BOULDER--Two research aircraft carrying new scientific observinginstruments and high-definition TV cameras will seize a once-in-a-lifetime opportunity to observe in stereo the Leonids meteors, expectedto race at 160,000 miles per hour and bright as Venus into the Earth'supper atmosphere on November 17. An L-188C Electra, owned by theNational Science Foundation (NSF) and operated by the National Centerfor Atmospheric Research (NCAR) in Boulder, will depart from JeffersonCounty Airport on November 5, to be joined by an Air Force KC-135 in thenight skies over Okinawa, Japan, during the two-hour meteor storm. Onlyonce a century does the Earth's orbit cross the dense part of the tailof comet 55P/Temple-Tuttle, which produces the storm. NSF is NCAR'sprimary sponsor.
The National Aeronautics and Space Administration is heading theexperiment, which is the first mission in NASA's Astrobiology Program,created to study the origin and prevalence of life in the universe.Peter Jenniskens, of the Search for Extraterrestrial Intelligence (SETI)institute and NASA Ames Research Center, conceived of and organized theexperiment, called the Leonid Multi-Instrument Aircraft Campaign; it isalso supported by NSF, the U.S. Air Force, and NHK Japanese television.
"What the return of Halley's comet was to comet studies, the return of aLeonid storm will be to meteor astronomy," says Jenniskens. "The Leonidshowers' historic role cannot be overemphasized, but scientificobservations have been very few."
The two aircraft are needed to raise the observing instruments intoclear skies above the weather-laden lower atmosphere and to providestereoscopic observations. The Air Force's FISTA (Flying InfraredSignatures Technology Aircraft) will circle the NSF/NCAR Electra in aracetrack pattern between 30,000 and 40,000 feet while the Electra fliesback and forth (north-south) within the loop about 10,000 feet lower. Atthese altitudes (7 to 10 kilometers, or roughly 4 to 6 miles) bothplanes will be safe from the meteors above, which will burn up at 100-120 kilometers (60 to 75 miles) above the ground.
The meteor storm will occur when the Earth enters the dense debrisbehind Temple-Tuttle on November 17, 1998, and again on November 18,1999. Although the comet returns every 33 years, its orbit crosses theEarth's only once every hundred years. This century's crossing offersscientists a close look at the trails of unusually fresh and large(millimeter- to centimeter-size) material entering the earth'satmosphere at the fastest possible meteor speeds--72 kilometers persecond (160,000 miles per hour). Best observations will be from EastAsia (China and Japan). Next year, Europe and North Africa will offerthe best viewing. From the ground, the source of the storm appears to bethe constellation Leo.
A major scientific goal of the mission is to determine how a meteor'smass compares to its brightness. To date, scientists can only guess howmuch material enters the atmosphere during a meteor shower. To attackthe problem, the Electra will carry a dual-beam lidar (laser-basedradar) built this year to detect iron vaporized from the meteors in theupper atmosphere. Most meteors are rich in iron, which can be excited tofluorescence by the lidar's near-ultraviolet laser beams. The newinstrument was developed by scientists and engineers from the Universityof Illinois, NCAR, and the Aerospace Corporation.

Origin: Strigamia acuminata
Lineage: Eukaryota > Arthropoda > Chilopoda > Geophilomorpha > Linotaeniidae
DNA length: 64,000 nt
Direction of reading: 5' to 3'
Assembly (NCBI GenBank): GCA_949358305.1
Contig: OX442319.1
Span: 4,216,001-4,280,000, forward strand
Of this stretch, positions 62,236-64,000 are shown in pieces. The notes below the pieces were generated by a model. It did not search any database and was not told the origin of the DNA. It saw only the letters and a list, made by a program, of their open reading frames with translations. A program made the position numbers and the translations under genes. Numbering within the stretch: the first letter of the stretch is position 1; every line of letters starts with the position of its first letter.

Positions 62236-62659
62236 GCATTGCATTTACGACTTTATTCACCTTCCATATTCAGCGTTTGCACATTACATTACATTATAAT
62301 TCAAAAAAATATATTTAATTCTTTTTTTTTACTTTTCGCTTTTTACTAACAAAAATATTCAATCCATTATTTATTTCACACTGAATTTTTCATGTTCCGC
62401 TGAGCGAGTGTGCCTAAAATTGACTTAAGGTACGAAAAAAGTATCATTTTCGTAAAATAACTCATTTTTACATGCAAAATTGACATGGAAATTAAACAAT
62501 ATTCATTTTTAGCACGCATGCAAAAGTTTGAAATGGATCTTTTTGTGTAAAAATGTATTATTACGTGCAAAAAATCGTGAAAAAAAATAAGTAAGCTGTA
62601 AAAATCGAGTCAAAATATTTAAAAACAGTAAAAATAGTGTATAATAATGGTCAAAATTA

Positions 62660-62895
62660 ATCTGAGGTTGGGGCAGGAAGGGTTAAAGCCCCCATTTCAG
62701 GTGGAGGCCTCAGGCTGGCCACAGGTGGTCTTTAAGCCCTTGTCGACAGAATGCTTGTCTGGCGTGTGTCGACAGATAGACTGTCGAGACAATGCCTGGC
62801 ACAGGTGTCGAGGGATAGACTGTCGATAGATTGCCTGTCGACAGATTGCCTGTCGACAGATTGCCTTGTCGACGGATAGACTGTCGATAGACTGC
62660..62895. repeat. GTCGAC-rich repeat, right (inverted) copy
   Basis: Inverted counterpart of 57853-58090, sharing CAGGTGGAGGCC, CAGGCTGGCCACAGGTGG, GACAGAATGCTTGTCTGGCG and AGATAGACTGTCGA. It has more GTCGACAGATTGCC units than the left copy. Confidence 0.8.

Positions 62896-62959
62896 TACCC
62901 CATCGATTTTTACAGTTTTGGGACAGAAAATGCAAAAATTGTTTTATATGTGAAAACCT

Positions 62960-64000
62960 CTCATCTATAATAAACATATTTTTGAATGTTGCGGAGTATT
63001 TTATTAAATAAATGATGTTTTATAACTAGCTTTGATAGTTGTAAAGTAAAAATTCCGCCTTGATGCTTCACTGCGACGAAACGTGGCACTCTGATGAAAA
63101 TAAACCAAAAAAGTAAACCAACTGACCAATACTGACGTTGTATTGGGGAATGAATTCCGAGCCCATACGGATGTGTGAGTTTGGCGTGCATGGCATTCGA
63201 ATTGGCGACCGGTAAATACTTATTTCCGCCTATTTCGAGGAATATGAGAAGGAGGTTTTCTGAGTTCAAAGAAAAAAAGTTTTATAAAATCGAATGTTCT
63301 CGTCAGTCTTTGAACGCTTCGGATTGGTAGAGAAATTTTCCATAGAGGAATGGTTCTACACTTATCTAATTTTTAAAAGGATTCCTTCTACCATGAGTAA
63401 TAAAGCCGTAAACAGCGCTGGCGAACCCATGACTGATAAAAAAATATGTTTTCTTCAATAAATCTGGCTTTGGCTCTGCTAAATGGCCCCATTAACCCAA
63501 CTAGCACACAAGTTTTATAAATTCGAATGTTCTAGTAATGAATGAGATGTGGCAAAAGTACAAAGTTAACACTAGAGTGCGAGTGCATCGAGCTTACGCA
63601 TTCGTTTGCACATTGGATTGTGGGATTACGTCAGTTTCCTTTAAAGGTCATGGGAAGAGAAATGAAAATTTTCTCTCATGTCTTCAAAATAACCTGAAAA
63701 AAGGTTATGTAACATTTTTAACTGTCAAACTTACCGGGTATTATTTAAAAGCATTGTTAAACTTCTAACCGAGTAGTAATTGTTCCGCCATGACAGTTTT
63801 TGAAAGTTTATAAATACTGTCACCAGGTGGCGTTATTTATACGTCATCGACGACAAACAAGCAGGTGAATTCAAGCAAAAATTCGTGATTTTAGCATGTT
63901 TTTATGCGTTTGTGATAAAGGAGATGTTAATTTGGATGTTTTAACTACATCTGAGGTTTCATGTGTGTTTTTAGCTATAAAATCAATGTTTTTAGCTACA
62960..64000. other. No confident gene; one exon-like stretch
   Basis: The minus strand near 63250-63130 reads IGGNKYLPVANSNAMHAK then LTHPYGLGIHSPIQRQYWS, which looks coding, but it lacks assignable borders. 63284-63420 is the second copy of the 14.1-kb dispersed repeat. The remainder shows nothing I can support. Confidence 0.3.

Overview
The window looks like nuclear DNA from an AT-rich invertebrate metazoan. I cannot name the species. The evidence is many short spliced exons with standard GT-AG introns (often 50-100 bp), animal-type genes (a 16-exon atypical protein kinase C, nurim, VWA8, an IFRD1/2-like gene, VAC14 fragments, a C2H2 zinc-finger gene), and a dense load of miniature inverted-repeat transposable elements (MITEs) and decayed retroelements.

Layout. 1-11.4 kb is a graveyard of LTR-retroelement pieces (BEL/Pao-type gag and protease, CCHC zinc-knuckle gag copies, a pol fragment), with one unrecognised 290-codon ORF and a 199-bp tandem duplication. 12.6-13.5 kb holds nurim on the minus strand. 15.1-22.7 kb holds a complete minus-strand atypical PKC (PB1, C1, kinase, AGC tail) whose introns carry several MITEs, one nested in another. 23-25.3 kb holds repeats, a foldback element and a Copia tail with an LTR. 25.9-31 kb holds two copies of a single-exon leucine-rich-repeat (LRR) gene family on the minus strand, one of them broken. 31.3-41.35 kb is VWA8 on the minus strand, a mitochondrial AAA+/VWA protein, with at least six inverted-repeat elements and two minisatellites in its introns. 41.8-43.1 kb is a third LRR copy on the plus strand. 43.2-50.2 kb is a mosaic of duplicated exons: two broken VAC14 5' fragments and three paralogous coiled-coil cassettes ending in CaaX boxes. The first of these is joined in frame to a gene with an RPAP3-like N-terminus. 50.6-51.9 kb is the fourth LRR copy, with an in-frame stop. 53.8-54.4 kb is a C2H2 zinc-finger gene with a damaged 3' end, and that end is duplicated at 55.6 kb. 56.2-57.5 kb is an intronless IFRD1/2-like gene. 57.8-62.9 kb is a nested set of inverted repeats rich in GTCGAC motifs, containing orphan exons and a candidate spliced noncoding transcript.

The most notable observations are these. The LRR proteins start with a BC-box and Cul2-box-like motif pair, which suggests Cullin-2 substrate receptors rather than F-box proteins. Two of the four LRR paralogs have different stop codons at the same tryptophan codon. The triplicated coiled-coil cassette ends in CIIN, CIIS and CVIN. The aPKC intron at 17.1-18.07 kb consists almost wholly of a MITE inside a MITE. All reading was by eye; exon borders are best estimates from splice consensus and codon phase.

Also on board will be an airglow imager; several high-resolutionvisible-wavelength imagers; and NHK's intensified, high-definition TVcameras. Researchers will compare meteor brightness on the TV cameraimage to the iron density and temperature measured by the dual lidar toarrive at a brightness-mass correspondence. This may enable them to oneday estimate the weight of a meteor shower from its brightness alone.
"The dual-beam lidar was built for the Electra, which provides anexcellent airborne platform for this kind of study, " says NCAR projectmanager Bruce Morley. "We know very little about iron in the atmosphereand even less about the iron contribution from meteors. Observing justone meteor accurately from the sky would make a big difference to ourunderstanding."
The Electra is a four-engine turboprop, modified and highly instrumentedfor atmospheric research. Participants flying on the Electra are fromthe University of Illinois at Urbana, the University of East Anglia(United Kingdom), NHK, and the SETI Institute.
NCAR is managed by the University Corporation for Atmospheric Research,a consortium of more than 60 universities offering Ph.D.s in atmosphericand related sciences.
Electra Flight Schedule for Leonids98(all are night flights for en-route research)
November 5 -- Depart Jefferson County Airport to NASA/Ames
November 6 -- Depart NASA/Ames to Maui
November 8 -- Depart Maui to Kwajalein (Johnson Island, fuel stop)
November 13 -- Depart Kwajalein to Guam
November 14 -- Depart Guam to Okinawa
Note to Editors: High-resolution color photos of the Electra are available viathe Internet using anonymous ftp: Log on to ftp.ucar.edu, using theuserid: anonymous; password: [your e-mail address]; directory:/communications [include the slash]; filenames are elecnight1.tif,elecnight2.tif, elecnight3.tif, elecnight4.tif, and electra.tif
Web Sites: For more information on Leonids98, see the following:http://www-space.arc.nasa.gov/~leonid/
During the mission, video animation and images will be available at: http://leonid.arc.nasa.gov
Find this news release on the World Wide Web athttp://www.ucar.edu/publications/newsreleases/1998/leonids.html
To receive UCAR and NCAR news releases by e-mail,telephone 303-497-8601 or e-mail firstname.lastname@example.org
The above post is reprinted from materials provided by National Center For Atmospheric Research (NCAR). Note: Materials may be edited for content and length.
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